The basic functionality of Bombard360 is finished to the point of what is due for my coursework. Now that I basically need to freeze the repo until classes are over (for grading purposes) I used the free time available to abstract out a lot of the code from Bombard360 into an easy to use framework for other 2D games.

This new framework can be found at this GitHub repo.

To get a feel for how the framework is used, try the following to add a new element to the game.

  1. Draw a new sprite in the next open open row of “SimplePathXna\SimplePathXnaContent\GameplaySheet.png”

  2. In the VS2010 solution, add a new element to the SpriteType (\Sprites\SpriteType.cs) enum that described the object you want to add to the game

  3. Add a new dictionary entry defining the contents of the sprite to SpriteSheetManager (\Sprites\SpriteSheetManager.cs)

  4. Create a new class that inherits GameplayObject (\GameObjects\GameplayObject.cs). In the constructor, pass the location and SpriteType into the protected Initialize method. This will handle most of the graphical setup for the class.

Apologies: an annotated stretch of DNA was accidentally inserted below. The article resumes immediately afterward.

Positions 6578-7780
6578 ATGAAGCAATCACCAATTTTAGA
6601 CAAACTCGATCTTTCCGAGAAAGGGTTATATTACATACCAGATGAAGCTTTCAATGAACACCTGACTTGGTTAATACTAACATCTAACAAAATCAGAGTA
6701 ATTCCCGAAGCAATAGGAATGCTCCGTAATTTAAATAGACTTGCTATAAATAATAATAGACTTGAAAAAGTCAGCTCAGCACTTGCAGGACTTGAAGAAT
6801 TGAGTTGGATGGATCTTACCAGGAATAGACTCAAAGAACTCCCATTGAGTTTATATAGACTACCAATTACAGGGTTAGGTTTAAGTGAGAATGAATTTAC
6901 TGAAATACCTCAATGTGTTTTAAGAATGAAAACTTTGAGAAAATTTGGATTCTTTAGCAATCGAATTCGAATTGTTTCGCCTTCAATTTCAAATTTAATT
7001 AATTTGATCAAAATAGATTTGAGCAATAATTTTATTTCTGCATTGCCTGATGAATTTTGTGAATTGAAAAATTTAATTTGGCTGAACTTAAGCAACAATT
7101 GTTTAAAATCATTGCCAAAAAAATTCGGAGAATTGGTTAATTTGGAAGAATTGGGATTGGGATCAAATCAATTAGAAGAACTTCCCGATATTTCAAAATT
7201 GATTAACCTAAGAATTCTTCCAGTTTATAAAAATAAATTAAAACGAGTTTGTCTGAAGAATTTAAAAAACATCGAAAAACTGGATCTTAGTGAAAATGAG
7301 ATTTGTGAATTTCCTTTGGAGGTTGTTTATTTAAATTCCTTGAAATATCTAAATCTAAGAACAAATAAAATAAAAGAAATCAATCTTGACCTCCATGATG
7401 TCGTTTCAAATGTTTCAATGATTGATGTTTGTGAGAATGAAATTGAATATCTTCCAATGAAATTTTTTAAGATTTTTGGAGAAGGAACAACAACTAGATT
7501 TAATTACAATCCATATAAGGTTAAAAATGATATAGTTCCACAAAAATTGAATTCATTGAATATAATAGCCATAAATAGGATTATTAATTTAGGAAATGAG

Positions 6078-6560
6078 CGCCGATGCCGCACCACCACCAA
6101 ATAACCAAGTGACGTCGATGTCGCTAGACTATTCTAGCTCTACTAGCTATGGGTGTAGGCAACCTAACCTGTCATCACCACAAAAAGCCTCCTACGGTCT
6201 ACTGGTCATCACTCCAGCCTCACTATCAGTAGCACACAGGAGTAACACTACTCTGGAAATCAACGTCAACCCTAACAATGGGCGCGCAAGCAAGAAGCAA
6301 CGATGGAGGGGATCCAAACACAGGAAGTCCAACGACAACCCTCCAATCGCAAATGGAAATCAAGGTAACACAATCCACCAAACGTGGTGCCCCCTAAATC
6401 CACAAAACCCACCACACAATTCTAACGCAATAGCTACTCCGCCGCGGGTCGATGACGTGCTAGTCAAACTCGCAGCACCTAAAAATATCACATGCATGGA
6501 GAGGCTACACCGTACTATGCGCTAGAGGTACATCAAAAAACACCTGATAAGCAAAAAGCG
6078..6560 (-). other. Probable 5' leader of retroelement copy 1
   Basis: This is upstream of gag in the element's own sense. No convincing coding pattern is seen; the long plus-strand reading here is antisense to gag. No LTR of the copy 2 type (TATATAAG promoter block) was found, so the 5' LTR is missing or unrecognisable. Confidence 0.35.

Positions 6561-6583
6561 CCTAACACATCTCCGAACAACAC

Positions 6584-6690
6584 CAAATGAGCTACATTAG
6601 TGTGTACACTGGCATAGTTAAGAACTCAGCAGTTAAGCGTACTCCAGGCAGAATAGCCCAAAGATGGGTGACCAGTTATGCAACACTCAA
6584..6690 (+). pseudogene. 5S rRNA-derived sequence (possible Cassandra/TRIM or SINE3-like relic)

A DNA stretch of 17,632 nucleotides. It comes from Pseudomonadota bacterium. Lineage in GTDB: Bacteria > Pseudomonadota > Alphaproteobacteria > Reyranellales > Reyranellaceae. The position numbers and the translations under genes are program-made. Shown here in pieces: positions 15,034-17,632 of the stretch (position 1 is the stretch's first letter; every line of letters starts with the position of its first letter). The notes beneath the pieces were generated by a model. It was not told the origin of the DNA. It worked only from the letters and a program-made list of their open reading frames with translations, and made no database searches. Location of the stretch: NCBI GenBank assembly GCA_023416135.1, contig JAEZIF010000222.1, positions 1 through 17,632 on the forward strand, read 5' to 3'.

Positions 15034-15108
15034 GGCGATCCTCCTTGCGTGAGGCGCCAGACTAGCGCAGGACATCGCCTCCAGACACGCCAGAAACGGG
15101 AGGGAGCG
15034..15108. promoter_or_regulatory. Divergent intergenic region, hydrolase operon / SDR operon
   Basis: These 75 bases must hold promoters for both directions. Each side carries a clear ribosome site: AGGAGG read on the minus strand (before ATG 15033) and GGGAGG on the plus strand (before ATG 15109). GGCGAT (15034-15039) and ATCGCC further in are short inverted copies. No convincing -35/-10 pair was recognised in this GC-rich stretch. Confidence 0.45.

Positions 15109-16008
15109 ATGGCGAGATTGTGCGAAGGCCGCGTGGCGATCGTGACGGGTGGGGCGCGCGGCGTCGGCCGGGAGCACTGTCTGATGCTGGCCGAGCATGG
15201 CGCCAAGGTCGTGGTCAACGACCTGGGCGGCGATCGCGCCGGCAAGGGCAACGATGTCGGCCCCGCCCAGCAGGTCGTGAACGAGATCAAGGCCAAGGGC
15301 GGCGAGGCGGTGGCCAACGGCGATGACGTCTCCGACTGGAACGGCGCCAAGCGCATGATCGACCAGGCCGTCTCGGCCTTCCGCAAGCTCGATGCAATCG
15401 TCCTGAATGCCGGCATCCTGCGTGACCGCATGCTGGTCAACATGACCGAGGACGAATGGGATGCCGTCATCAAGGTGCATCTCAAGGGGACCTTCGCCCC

5. Create a method within your new class with the following signature: public override void Update();, and define the object’s game logic here.

  6. In GameplayObjectFactory (\Factory\GameplayObjectFactory.cs), add a new case to the switch statement that defines the way your new object shall be created

  7. In GameplayState (\States\GameplayState.cs), call the function Add(GameplayObjectFactory.Create(400,400,SpriteType.YOUR_NEW_SPRITE_TYPE)); in the constructor

  8. Run the application, and an instance of your new object should show up on screen at 400,400. If not, then there’s a good chance that a null exception will be thrown before the game can launch, showing you what step you missed in setting the object up.

The benefits I’m finding from using this growing framework is the topic of a future post, but feel free to shoot me an e-mail if there are any problems encountered in getting setup with the project.